Table of Contents
- 1 Definition of Cardiomyopathy
- 2 The Five Major Types of Cardiomyopathy
- 3 Symptoms and Diagnostic Path
- 4 Treatment Options and Outlook
- 5 Risk Factors and Preventive Measures
- 6 More articles related to Cardiomyopathy - Definition, Types, Symptoms and Treatment
Definition of Cardiomyopathy
Cardiomyopathy is weakness and loss of pumping effectiveness of the heart, usually with changes to the structure of the heart and in particular the left ventricle.
Genetic factors can play a role in cardiomyopathy, especially in younger people, though lifestyle factors such as nutrition and alcohol consumption are also significant.
Viral and bacterial infections of the heart (myocardititis) can leave the heart muscle damaged. In many situations, however, doctors do not know what causes the structural and functional changes in myocardial (heart muscle) cells that result in primary cardiomyopathy.
The Five Major Types of Cardiomyopathy
in which the heart enlarges in an attempt to compensate for damage to myocardial cells that limits the heart’s ability to efficiently pump blood . Long-term alcohol abuse accounts for the dilated cardiomyopathy in about a third of the people who develop it.
Deficiency of vitamin B1 also damages the heart
Though uncommon in the general US population, vitamin B1 deficiency can occur with long-term, heavy alcohol consumption as well as with long-term eating disorders such as anorexia nervosa. Dilated cardiomyopathy is more common in people over age 60.
in which the walls of the heart, particularly the ventricles, thicken. Some doctors may refer to this condition as hypertrophic obstructive cardiomyopathy (HOCM) or idiopathic hypertrophic subaortic stenosis (IHSS), both of which are older terms.
Hypertrophic cardiomyopathy is hereditary, the result of mutations in a number of genes that regulate proteins essential for myocardial cell contractions (notably myosin, troponin T, and alpha tropomyosin).
The hypertrophy, or thickening, typically affects the left ventricle most extensively and can involve the ventricular septum to the extent that the hypertrophy creates an obstruction for the proper functioning of the aortic valve (aortic stenosis).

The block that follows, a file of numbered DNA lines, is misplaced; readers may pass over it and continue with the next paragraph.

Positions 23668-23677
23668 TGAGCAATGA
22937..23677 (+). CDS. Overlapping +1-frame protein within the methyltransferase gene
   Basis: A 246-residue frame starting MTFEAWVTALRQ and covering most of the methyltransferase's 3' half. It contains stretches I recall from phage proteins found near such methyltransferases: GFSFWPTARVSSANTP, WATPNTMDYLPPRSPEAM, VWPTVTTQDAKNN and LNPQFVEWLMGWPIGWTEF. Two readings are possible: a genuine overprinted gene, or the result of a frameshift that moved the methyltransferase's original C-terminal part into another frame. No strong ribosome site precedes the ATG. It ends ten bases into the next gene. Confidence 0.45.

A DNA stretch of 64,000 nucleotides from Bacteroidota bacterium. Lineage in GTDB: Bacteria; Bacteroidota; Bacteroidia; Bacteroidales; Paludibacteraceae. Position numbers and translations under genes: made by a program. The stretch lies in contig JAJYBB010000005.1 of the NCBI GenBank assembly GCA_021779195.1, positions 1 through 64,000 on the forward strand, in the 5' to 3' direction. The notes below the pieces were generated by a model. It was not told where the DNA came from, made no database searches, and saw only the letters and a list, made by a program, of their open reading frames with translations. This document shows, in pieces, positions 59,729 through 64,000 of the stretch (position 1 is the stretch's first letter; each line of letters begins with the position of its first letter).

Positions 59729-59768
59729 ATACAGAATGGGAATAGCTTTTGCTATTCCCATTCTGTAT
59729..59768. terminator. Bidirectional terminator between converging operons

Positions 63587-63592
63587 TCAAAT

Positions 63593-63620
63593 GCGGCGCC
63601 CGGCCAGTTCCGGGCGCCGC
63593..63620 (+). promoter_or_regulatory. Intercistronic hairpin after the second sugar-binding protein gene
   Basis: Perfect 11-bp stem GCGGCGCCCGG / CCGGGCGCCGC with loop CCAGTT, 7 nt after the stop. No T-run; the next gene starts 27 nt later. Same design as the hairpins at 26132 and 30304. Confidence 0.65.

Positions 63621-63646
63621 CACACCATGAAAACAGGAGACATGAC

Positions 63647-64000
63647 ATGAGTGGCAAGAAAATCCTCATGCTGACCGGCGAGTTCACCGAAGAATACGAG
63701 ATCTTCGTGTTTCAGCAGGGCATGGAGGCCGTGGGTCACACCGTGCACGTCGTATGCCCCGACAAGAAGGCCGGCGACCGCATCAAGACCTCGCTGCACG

Undiagnosed hypertrophic cardiomyopathy is a leading cause of sudden cardiac death in younger people, especially athletes.
which develops secondary to longstanding IHD or following extensive or repeated myocardial infarction. Ischemia results from inadequate oxygen supply to the cells, some of which die. The patches of dead muscle tissue do not contract, diminishing the heart’s effectiveness.
Ischemic cardiomyopathy is more common in people over age 60 who have other forms of cardiovascular disease
Most women fully recover from peripartum cardiomyopathy though are at increased risk for developing it again with subsequent pregnancies
in which the myocardial cells accumulate deposits that cause them to lose elasticity. The loss restricts the ability of the heart to expand, reducing the ability of the ventricles to properly fill with blood.
As a consequence, the heart cannot pump enough blood to meet the body’s needs.
Restrictive cardiomyopathy is secondary to other health conditions such as amyloidosis, which leaves protein deposits, and hemachromatosis, which leaves iron deposits.
Symptoms and Diagnostic Path
Cardiomyopathy often does not show symptoms until the condition is quite advanced, and then the symptoms are likely to be those of other cardiovascular conditions, such as hypertension and heart failure, especially congestive heart failure.
Doctors commonly discover cardiomyopathy during chest X-RAY done for other reasons. When symptoms are present, they typically include
- Shortness of breath (dyspnea)
- weakness and tiredness
- Inability to participate in physical activities